The annual Pacific Showcase aims to bring together the best of the Pacific. On Saturday February 16, as well as some of the finest Pacific products, the Showcase featured two of the leading people in Pacific art.
As a Pacific artist of both Tongan and German decent, Dagmar Dyck, is proud of the rich cultural heritage attached to her work.
She’s been a practicing artist for the past 20 years since graduating from ELAM where she was a printmaking major.
Her work has exhibited internationally and throughout New Zealand and currently she is and arts and technology teacher at Sylvia Park School, Mt Wellington, Auckland.
Based in New Zealand, the first generation Kiwi says Aotearoa is the place where her Tongan and German roots converge.
“I spent quite a bit of my life going backwards and forwards to Tonga from New Zealand because we had a family business there and my parents lived there for 20 years. So I get a sense of home from Tonga as well as New Zealand,” she says.
Her colourful and vibrant art work is thematically inspired by Tonga’s material culture and the work often produced by Tongan women through tapa cloth or ngatu design.
As such her work is also a fusion of traditional practice and the European techniques she picked up as a fine arts student.
“I guess the European influence is the style in which I paint, and some of the materials I use,” she reflects. “But the themes are about a celebration of our uniqueness, and elevating tapa, mats, and basket making as an art form.
“They’re not just little arts and crafts, they’re actually fine art,” says Dagmar. “I think my paintings and my prints lend themselves to that notion.”
On February 16, Dagmar was one of the leading Pacific artists chosen to feature at the annual Pacific Showcase at the Cloud on Auckland’s water front. It was an opportunity to exhibit and sell her work to a large audience made up of art enthusiasts, amateur admirers and tourists.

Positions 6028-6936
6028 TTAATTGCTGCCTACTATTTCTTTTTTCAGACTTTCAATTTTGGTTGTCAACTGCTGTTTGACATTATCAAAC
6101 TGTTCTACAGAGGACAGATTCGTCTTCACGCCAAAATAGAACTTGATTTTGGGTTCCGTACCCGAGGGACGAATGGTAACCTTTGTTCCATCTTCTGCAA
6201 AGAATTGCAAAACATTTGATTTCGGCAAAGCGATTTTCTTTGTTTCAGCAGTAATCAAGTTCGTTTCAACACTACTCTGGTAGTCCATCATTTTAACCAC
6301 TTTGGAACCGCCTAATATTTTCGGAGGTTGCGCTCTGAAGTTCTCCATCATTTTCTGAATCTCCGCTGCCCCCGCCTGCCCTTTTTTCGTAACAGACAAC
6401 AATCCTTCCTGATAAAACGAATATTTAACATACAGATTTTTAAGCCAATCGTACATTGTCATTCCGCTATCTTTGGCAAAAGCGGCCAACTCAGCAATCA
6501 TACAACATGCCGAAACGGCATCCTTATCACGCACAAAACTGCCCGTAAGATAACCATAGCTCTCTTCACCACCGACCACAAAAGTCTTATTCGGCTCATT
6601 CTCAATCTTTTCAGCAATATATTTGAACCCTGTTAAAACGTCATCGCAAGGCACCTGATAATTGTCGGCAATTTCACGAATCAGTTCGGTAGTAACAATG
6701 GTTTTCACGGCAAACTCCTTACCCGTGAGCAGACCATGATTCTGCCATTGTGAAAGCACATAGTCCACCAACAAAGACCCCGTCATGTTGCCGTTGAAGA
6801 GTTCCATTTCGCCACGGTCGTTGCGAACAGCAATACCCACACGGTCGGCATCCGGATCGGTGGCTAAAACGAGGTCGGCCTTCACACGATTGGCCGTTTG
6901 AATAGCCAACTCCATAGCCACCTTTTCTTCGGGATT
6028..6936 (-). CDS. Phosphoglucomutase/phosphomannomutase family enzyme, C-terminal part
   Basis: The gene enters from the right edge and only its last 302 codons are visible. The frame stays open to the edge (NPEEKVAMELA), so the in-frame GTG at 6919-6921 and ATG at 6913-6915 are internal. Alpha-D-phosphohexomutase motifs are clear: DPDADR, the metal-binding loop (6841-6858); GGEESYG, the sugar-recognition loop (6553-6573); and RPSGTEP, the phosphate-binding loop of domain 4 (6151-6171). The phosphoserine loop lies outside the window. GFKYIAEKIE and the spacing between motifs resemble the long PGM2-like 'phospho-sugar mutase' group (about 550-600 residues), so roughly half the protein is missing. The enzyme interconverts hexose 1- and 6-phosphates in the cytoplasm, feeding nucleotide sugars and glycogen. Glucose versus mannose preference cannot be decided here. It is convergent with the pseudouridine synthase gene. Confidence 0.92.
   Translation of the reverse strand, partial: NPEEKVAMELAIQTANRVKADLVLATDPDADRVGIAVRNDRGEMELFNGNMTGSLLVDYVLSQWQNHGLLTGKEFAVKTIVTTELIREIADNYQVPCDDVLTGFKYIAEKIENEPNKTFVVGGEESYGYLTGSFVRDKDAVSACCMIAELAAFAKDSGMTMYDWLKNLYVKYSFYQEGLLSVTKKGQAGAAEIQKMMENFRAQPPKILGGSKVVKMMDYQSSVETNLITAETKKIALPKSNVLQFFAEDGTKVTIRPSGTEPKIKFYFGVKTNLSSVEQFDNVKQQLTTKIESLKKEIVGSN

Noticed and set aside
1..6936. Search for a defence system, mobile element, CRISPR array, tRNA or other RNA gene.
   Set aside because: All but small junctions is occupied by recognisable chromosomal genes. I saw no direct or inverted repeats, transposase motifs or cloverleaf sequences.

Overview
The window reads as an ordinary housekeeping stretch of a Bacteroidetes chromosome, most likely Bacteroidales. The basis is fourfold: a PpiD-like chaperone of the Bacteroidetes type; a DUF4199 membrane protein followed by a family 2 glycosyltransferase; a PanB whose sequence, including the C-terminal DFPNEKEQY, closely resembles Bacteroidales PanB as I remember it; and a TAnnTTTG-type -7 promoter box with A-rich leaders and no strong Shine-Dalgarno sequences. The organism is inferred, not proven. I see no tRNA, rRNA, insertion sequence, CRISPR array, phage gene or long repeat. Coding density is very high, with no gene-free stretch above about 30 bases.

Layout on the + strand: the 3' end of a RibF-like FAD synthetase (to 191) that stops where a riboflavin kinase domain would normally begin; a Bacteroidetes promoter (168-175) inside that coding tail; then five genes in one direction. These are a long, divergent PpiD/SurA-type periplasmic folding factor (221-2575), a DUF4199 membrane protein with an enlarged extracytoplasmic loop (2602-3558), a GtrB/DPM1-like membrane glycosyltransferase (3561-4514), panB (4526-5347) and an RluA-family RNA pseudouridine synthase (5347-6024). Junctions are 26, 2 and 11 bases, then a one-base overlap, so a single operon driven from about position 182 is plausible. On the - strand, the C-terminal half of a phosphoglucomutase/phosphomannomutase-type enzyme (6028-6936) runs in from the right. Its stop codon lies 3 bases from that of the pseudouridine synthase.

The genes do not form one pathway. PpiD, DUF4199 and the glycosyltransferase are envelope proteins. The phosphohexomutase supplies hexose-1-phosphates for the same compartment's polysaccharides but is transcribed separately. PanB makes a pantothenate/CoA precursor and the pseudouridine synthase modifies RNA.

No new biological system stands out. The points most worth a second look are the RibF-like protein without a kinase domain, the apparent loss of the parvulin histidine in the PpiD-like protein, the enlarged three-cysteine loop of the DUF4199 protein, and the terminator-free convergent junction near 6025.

“It was great to be there to show people what we do, especially to an audience made up of Pacific people as well as tourists, who perhaps weren’t so familiar with the kinds of images portrayed in my work.”
Dagmar, who currently heads the Tongan Artist Collective responsible for the Matala festival, is keeping busy with a show in March alongside the well-known, Shane Tuffery, and another in Wellington with Cerrise Palalagi.
Speaking about the artists at this year’s Pacific Showcase, prominent Arts Pasifika Consultant, Marilyn Kohlhase, says Dagmar is among the crème of Pacific artists.
“This is the senior Tongan contemporary artist, so she’s up there, and she’s in many collections internationally,” says Kohlhase.
Another leading Pacific artist at the Showcase, whom Kolhase describes as a “Niue genius”, was Sieke Taihia.
Although he’s always had a creative streak and loved drawing, Seiki hadn’t decided to take his art seriously until five years ago. But the New Zealand-born Niuean has an impressive body of work covetable by most professional artists.
Like Dagmar, Sieke’s work draws on cultural heritage with a focus on themes of migration and legend.
In contrast to the lively colours of Dagmar’s work, Sieke’s art is predominantly black, but the intricacy of his style and technique more than compensates for anything lost by lack of colour.
“My work is very optical but it’s really just a representation of our traditional woven mats,” says Sieke, whose aesthetic drew inspiration from the experience of helping his mum and aunties with their pandanus weaving as a child.
“A lot of my other work is usually based on Niuean history. I do a lot of research and find so many stories people haven’t heard. So I retell those stories through my art for people, especially for the kids,” says the self-taught artist.
One of Sieke’s artworks, which attracted a lot of interest at the Pacific Showcase, told the story of Niue’s first ever assassination in 1953. Seiki used three machete’s or bush knives to represent the three perpetrators of the crime, in which the island’s New Zealand resident police commissioner was killed.
“They got sentenced to hang and that’s why you see the hangman’s noose represented around the machetes,” says Sieke.
The artwork goes on to tell the story of how the three men were given amnesty for their crimes because the community in Niue did not believe in hanging; they were also sent to Samoa and Rarotonga for hanging but the people there did believe in it either. In the end they were shipped to New Zealand to serve out a life sentence.
Sieke believes that it’s immensely important to retell stories like this. He says they’re part of our culture and heritage, and that we need them to move forward into the future.
With Pacific artists like Sieke Taihia and Dagmar Dyck it’s reassuring to know that at least some of those stories will be preserved through art.